So it has come to this, would-be blockbuster summer: You’ve spent all your big shells, the heavy casings. X-Men: Days of Future Past, Sex Tape, Godzilla, 22 Jump Street all lie spent and useless at your feet. With one last gasp (Guardians of the Galaxy, which is actually a whole bunch of fun) or two, we’ll be done with you at last and can look forward to movies actually intended for adults. But for now, here’s some good stuff you can go ahead and watch at home to tide you over.
Nymphomaniac: Volume 1: A young woman retells her story of a lifetime of intense sexual gratification to a man who rescues her from the street. Lars von Trier is the kind of director you either enjoy being challenged by or dismiss as a pretentious, sadistic boor. This film, which stars Charlotte Gainsbourg, Stacy Martin, Shia LaBeouf, and Stellan Skarsgard, features some of his signature agent provocateur material — a young woman with a serious daddy fetish having indiscriminate sex with a great deal of men in a variety of ways—but cuts it with many intellectual discourses on subjects ranging from fly-casting to obscure religious orders.
Mad Max: A policeman in post-apocalyptic Australia goes on a rogue mission of revenge after his partner and family are murdered by a motorcycle gang. Before his series of … troubles … Mel Gibson was a consummate man's man action hero, and never more so than in fellow Aussie George Miller's satisfyingly brutal post-apocalyptic set-to in the Outback. In actuality, one of the rare films whose sequel (1981's Mad Max 2) was superior, the first film still set the sun-blanched and bleak tone for the series.
Rounders: A young poker player gets a bad beat and renounces the game, only to return to it when an old friend returns home. A film that barely raised an eyebrow in 1998 is eminently watchable (and re-watchable, the kind of flick you can't turn off if you happen to catch a piece of it on cable), with a steady script, lots of complicated poker strategies, and most of all, great performances from a cast that includes Matt Damon, Edward Norton Jr., John Turturro, and, unforgettably, John Malkovich, as a sadistic Russian card-shark with a brutal accent ("Vewwwey a-gree-ESS-eve") and a penchant for Oreos.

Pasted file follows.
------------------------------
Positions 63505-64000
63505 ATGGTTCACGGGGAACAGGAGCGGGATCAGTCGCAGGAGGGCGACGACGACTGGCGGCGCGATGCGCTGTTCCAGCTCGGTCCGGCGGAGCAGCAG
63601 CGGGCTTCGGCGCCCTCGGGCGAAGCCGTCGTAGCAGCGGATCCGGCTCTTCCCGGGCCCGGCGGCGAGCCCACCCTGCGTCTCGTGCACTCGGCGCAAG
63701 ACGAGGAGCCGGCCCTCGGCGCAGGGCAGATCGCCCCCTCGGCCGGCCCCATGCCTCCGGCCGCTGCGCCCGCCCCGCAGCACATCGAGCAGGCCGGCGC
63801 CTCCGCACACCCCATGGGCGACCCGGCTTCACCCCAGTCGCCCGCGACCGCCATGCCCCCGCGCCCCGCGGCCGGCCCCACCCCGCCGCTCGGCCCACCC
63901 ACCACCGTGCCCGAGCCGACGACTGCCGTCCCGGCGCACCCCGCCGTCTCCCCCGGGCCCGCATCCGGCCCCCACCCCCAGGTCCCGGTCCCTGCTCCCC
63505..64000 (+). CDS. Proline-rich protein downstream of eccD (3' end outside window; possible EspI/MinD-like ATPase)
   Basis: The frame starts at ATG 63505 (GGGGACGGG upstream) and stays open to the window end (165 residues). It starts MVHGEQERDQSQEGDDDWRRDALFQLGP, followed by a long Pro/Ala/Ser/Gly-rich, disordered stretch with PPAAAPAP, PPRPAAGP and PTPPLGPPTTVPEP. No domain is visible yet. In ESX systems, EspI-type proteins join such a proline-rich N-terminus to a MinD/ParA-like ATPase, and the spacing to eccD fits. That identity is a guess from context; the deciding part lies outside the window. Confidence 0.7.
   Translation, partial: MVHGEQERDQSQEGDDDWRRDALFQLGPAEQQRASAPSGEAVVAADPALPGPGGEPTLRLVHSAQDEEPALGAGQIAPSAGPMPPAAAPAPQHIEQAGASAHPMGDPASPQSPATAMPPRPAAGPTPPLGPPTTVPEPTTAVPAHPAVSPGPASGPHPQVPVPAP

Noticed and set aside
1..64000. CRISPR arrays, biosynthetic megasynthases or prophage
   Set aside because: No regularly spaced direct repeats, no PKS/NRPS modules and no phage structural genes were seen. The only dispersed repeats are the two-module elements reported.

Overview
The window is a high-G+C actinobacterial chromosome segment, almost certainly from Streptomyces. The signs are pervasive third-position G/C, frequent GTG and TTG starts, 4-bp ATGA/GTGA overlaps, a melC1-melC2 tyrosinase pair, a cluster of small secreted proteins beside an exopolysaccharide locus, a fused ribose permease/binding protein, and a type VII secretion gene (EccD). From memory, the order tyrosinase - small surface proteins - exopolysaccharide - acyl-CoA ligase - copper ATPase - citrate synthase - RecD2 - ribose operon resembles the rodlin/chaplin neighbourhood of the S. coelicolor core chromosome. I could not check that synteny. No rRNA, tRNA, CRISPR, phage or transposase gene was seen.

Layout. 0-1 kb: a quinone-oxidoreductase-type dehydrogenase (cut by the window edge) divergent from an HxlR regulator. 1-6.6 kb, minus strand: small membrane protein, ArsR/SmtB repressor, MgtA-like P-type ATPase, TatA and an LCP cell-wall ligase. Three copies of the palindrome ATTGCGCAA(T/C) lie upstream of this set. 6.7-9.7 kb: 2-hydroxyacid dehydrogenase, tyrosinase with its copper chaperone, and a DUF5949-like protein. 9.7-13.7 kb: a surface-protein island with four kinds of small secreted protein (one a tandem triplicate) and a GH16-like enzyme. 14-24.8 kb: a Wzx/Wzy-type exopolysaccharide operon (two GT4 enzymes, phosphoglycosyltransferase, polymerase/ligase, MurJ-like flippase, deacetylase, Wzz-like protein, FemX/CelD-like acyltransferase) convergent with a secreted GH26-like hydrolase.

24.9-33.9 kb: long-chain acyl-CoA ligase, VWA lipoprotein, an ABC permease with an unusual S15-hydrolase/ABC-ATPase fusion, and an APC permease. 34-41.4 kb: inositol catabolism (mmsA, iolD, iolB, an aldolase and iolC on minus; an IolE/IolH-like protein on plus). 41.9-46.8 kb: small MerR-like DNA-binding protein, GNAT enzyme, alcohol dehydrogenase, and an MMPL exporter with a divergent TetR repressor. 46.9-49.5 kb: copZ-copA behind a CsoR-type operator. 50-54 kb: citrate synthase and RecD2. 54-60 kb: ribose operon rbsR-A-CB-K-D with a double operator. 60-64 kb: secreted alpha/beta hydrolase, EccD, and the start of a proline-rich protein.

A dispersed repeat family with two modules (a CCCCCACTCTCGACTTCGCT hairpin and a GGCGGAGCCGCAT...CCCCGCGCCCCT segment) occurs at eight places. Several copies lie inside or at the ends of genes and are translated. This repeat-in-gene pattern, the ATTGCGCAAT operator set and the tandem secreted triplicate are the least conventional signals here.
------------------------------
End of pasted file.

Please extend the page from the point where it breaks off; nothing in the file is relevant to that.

Mean Creek: A heavy-set bully is lured onto a boat by a group of folks looking to wreak a humiliating vengeance. Teen revenge films are by now an actual sub-genre to themselves, but this one, crafted by Jacob Aaron Estes, is particularly effective and creepy, in large part due to a sterling young cast (Rory Culkin, Trevor Morgan, Josh Peck) and Estes' attention to emotional detail. From the outset, you sort of know where the story is going, but it still packs a healthy wallop.
Rocky: A washed-up pug gets an unexpected shot at the heavyweight champ and makes things interesting. Yeah, you might have heard of this once or twice living in the fighting city of Philadelphia. Actually, the entire Rocky catalog is available this month (that would be everything from Rocky to Rocky V), but we can spare you the sequels, which, while fun, were essentially cartoons. The first one is actual adult drama and love story, with a bit of a fight at the end. And rarely has a film ever inadvertently captured the spirit of a city like John G. Avildsen's classic.